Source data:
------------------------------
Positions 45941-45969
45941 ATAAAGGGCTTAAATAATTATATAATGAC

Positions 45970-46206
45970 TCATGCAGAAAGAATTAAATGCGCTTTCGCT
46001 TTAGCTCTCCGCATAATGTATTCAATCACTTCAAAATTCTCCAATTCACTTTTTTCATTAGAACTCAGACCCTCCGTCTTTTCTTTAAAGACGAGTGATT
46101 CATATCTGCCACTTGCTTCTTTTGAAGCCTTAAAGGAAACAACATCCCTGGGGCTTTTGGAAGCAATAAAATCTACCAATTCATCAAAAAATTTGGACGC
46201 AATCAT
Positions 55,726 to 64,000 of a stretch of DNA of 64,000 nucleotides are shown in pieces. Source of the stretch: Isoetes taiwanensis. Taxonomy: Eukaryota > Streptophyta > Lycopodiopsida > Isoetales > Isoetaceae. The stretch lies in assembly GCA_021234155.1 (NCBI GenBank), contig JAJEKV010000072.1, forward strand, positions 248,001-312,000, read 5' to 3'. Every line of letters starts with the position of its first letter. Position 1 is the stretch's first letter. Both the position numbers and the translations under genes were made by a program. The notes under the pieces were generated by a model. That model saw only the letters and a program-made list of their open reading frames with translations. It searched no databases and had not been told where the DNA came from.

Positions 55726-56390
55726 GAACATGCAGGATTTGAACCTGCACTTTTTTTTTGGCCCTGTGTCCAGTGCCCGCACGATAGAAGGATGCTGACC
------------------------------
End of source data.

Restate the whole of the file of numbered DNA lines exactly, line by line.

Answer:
Positions 45941-45969
45941 ATAAAGGGCTTAAATAATTATATAATGAC

Positions 45970-46206
45970 TCATGCAGAAAGAATTAAATGCGCTTTCGCT
46001 TTAGCTCTCCGCATAATGTATTCAATCACTTCAAAATTCTCCAATTCACTTTTTTCATTAGAACTCAGACCCTCCGTCTTTTCTTTAAAGACGAGTGATT
46101 CATATCTGCCACTTGCTTCTTTTGAAGCCTTAAAGGAAACAACATCCCTGGGGCTTTTGGAAGCAATAAAATCTACCAATTCATCAAAAAATTTGGACGC
46201 AATCAT
Positions 55,726 to 64,000 of a stretch of DNA of 64,000 nucleotides are shown in pieces. Source of the stretch: Isoetes taiwanensis. Taxonomy: Eukaryota > Streptophyta > Lycopodiopsida > Isoetales > Isoetaceae. The stretch lies in assembly GCA_021234155.1 (NCBI GenBank), contig JAJEKV010000072.1, forward strand, positions 248,001-312,000, read 5' to 3'. Every line of letters starts with the position of its first letter. Position 1 is the stretch's first letter. Both the position numbers and the translations under genes were made by a program. The notes under the pieces were generated by a model. That model saw only the letters and a program-made list of their open reading frames with translations. It searched no databases and had not been told where the DNA came from.

Positions 55726-56390
55726 GAACATGCAGGATTTGAACCTGCACTTTTTTTTTGGCCCTGTGTCCAGTGCCCGCACGATAGAAGGATGCTGACC